What's more, the share price of an ETF is often less than the minimum investment required to buy a mutual fund. So, ETFs are a suitable option for new investors or those with lower budgets.

2. Set a Budget

Next, you should set your investment budget. Many factors can affect this decision, but it mainly depends on the investment goal you're aiming for and when you'd like to accomplish it.
One of the most popular investment purposes is setting yourself up for retirement. As such, if your job is associated with a 401(k) or a similar retirement plan and it matches dollars, then your primary investment goal should be providing the minimum to that account that earns you the full match.
As a rule of thumb, you should invest between 10% to 15% of your total yearly income in your retirement account. Employers' match usually counts toward that.
If you have different investing goals, take into account your time availability and the amount of money you need to contribute. From there, try to divide that sum over weekly or monthly investments.
A common misconception among newbies is that starting an investment portfolio requires a lot of money. But in reality, many platforms allow you to begin investing with only 100 dollars, or even as little as 5 dollars.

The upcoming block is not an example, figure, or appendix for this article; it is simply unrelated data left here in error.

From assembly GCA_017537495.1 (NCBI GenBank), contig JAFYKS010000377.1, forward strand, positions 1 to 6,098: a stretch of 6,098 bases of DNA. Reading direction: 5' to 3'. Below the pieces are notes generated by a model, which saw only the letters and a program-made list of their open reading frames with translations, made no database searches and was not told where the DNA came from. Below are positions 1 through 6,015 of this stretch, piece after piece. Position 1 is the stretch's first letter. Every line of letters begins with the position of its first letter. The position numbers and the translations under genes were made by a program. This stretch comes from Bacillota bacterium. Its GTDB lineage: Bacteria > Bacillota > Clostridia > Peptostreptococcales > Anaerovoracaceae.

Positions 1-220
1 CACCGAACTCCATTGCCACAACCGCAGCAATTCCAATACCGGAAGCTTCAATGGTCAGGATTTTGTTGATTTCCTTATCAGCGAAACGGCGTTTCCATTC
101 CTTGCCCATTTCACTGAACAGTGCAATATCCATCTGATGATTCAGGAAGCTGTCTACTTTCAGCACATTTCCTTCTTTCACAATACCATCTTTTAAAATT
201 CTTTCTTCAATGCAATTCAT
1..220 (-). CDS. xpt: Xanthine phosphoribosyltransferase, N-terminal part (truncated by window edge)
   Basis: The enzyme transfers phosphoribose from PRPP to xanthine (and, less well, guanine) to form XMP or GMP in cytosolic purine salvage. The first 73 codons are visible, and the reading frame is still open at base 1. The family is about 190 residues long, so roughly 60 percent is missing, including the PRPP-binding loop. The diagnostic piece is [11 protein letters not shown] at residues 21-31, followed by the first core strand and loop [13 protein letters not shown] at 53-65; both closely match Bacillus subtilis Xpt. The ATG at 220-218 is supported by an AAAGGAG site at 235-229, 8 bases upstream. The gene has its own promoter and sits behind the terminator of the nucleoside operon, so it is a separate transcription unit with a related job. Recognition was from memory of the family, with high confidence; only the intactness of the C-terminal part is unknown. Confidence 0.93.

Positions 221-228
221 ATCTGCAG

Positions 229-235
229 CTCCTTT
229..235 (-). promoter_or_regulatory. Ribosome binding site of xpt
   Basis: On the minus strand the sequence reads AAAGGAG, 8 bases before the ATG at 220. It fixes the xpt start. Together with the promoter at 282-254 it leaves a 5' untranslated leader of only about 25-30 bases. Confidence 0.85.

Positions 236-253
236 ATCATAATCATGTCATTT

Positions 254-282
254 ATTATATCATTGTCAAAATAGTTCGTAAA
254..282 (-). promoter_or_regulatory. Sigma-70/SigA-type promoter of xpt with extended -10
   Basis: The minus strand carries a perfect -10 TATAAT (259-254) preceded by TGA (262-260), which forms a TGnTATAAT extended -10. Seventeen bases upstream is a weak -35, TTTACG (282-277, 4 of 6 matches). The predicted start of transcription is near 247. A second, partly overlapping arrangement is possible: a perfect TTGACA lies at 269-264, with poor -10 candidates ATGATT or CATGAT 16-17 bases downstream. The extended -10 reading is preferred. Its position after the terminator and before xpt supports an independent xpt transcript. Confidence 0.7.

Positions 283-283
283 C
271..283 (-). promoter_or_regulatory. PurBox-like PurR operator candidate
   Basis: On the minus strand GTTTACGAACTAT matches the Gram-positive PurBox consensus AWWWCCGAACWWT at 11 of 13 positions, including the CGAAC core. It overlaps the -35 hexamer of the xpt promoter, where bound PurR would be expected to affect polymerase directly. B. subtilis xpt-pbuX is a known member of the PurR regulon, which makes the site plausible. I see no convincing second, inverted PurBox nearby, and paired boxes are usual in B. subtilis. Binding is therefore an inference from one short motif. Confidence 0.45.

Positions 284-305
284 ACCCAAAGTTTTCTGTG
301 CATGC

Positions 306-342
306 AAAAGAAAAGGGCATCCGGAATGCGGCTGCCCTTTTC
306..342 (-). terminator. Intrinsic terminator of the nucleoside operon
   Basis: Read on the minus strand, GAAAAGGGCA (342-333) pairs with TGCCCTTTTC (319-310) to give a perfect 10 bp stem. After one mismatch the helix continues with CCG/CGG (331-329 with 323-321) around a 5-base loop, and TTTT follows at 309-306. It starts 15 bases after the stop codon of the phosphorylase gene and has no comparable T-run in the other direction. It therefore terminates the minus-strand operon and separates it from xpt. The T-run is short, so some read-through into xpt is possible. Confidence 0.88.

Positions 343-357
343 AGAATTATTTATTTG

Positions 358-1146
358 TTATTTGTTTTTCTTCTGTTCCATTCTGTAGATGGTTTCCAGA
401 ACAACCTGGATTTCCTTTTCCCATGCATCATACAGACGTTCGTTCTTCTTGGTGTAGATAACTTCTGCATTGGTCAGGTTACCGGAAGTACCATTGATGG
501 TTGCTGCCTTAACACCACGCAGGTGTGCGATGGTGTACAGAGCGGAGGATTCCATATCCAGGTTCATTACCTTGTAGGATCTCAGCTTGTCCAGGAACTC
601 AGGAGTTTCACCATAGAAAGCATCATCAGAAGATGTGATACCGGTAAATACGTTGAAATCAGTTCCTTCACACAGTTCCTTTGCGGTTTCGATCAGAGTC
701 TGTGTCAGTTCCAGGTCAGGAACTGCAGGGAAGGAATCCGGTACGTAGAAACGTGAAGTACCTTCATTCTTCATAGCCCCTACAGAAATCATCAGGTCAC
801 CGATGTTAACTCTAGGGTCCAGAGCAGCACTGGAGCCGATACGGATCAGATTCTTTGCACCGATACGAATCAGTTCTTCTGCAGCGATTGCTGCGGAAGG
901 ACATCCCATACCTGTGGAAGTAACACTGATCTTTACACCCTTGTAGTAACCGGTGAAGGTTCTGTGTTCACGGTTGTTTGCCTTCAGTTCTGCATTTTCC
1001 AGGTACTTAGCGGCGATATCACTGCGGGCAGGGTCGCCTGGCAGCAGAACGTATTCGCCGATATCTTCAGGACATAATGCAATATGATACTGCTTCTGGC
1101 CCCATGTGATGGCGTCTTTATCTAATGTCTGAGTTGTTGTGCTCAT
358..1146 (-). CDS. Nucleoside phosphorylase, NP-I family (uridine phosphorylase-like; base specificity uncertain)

While you can start investing with as much money as you want, remember that the initial amount isn't what matters the most. Instead, it's being financially prepared to invest and that the more time passes, the more money you can invest.
Before investing any money, it's crucial that you start an emergency fund, which is cash that you set aside but you can still quickly withdraw when necessary. This way, you won't have to resort to selling or divesting your investments in a time of need.

3. Pick a Style

Finally, you should choose your investment style, mainly based on how much time you can dedicate to investing. Generally, there are 2 styles of investing:
  • Active investing — here, you'll take time out of your day to research investment opportunities, build and maintain your portfolio, as well as sell stocks – all on your own.
  • Passive investing — here, you're pretty much putting your investment into the hands of others who are professionals that'll do the work for you. Think of passive investing as the autopilot mode of investment.
While active investing requires more effort and involves more risk, it also offers a greater potential reward compared to passive investing. Yes, you'll have to do most of the work yourself and do tons of research, but the possibility for a life-changing return is also higher.
On the other, passive investing offers a lot more simplicity and is generally way more stable with a higher level of predictability involved. You can get good results from this hands-off investment approach, but keep in mind that the returns will remain moderate and nothing huge or life-changing is likely to happen.


There you have it, a simple guide on how to start investing. Remember, it’s best to begin investing as early as possible so you receive solid returns on your cash.
Note: This is not investing advice